Inspire and Guide

WCCC design students create fliers aimed at motivating mentorship

Times Observer photo by Lorri Drumm Scarlett Archer, a sophomore at the Warren County Career Center, is pictured with fliers she created for Warren County Children and Youth Services. The intent of the fliers is to motivate more people, especially men, to fill a need for foster care and mentors throughout the county.

The powers that be in Warren County are hopeful that a partnership connecting resources with fresh ideas will bring life-changing results.

Leaders from Warren County Children and Youth Services recently updated county commissioners as to efforts to attract more families and individuals to serve as foster parents and mentors for area youth in need. One key component of their efforts includes marketing strategies from area youth at the Warren County Career Center.

Students in the WCCC Multimedia Marketing and Design class were asked to come up with ideas and create fliers that would appeal to anyone looking to mentor and care for area youth, with a target audience of single men.

“Patty approached us about the project,” said Cathie Cummings, marketing instructor. “It was a perfect fit. We’re always looking for real-world projects.” Patty Wassink is a supervisor at Children and Youth Services.

“When the idea was first presented to us, it was dad-themed,” said Scarlett Archer, a sophomore who created fliers for the project. “My friend, Devin, had some ideas. We just thought of normal things dads do with kids like baseball and fishing.”

They settled on photos of a man and child fishing to portray the image they wanted on the fliers. “It is Warren,” Archer said as she pointed out the obvious opportunity for fun around area waterways.

While fishing may be among the obvious activities available locally, the need for adult fishing companions isn’t so obvious. “Nobody really thinks about the need for male role models,” Archer said. Archer tried to communicate that need with photos and simple words like “Share, Motivate, Inspire and Guide.”

Wassink and Meredith Ketcham, WCCYS director, recently spoke with county commissioners about the need for people to get involved in foster care and youth mentoring in the county.

Wassink mentioned that May is National Foster Care Month so an update seemed timely. “We have a display set up at the library to raise awareness,” she said. “We’re always recruiting but we’re looking to develop a monthly recruiting plan.”

The monthly plan is where the career center comes in, according to Wassink. “We reached out to them for creative ways to get the word out,” she said.

The word, according to Wassink, is that the agency currently has 17 licensed foster homes in four counties, including Warren. “We usually average 20 to 23 homes,” she said. She attributed the drop in the number of foster homes to adoption. “We’re pleased when permanency is achieved but then the home closes,” she said.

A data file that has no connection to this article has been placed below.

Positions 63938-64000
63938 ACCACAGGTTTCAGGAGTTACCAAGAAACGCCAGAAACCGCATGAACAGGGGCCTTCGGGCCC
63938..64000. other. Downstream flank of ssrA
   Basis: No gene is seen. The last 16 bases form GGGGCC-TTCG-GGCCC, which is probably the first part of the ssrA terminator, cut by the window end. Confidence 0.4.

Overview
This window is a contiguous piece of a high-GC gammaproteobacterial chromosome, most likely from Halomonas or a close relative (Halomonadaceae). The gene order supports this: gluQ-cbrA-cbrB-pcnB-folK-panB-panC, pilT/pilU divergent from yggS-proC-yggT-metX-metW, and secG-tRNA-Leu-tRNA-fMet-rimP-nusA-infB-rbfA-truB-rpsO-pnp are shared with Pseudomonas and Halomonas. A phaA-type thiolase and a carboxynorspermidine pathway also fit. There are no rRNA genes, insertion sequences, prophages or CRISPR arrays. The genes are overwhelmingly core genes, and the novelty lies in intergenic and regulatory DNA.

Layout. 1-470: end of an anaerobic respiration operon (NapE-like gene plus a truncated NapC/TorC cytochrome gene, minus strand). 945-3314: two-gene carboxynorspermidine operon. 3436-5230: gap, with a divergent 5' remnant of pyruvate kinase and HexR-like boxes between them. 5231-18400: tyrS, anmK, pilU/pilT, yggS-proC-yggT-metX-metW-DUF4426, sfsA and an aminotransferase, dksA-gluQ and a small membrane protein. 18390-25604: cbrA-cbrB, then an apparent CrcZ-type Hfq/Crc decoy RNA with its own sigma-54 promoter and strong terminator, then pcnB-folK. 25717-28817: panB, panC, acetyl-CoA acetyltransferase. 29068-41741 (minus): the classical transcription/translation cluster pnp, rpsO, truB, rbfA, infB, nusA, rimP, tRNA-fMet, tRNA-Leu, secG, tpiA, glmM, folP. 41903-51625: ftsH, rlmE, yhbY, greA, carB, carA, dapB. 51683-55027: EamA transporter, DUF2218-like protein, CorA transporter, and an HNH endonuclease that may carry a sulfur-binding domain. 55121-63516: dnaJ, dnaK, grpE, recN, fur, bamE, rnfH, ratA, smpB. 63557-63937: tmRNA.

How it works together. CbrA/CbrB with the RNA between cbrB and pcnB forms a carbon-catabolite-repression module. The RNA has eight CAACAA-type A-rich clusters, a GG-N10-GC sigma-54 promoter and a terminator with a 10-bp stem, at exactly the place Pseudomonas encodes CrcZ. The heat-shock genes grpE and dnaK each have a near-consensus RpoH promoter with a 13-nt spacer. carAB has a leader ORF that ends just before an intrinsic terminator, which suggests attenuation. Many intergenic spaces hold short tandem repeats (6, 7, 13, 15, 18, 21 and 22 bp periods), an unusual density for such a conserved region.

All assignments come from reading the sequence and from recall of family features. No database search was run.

Wassink added that the majority of foster homes are two-parent homes. “We have some single-female homes but not many single men,” she said.

While the goal is always to provide youth with positive role models, the environment the youth are in is shifting from facility-based homes to foster and kinship homes, according to Ketcham.

Ketcham told commissioners that a government initiative called Family First promotes the use of the least restrictive environment.

The Family First Prevention Services Act seeks to curtail the use of congregate or group care for children and instead places a new emphasis on family foster homes. With limited exceptions, the federal government will not reimburse states for children placed in group care settings for more than two weeks.

Ketcham said the agency works with the probation department to promote the least restrictive environment for all youth. “We ask them to think about if the youth needs to be in a group home setting before they call a facility,” she said. “We hope they’ll call us first to see if we have a home available.”

County Commissioner Ben Kafferlin called the use of the least restrictive environment “more effective.” “One of the goals of county government is to build strong families,” he said. “Putting kids into strong relationships seems more effective.” Kafferlin added that foster care would probably be less costly than group homes.

Kafferlin suggested the agency send a letter to local churches. He offered his assistance to send letters to “every church in the county.”

County Commissioner Jeff Eggleston said that a home environment, as opposed to a group home, provides the opportunity for more individual time and attention.

Eggleston’s remarks reminded Ketcham of a story she said showed the “importance of engagement.” She told commissioners of a long-time foster family who invited the biological family of a youth in their home to the youth’s graduation party. “They had both family names on the invitation,” she said. “They actually had the party together.”

“There’s an enormous amount of reward that comes from this for both the foster families and the children and youth,” Eggleston said.

For more information call Warren County Children and Youth Services at 726-2100 ext. 8129.

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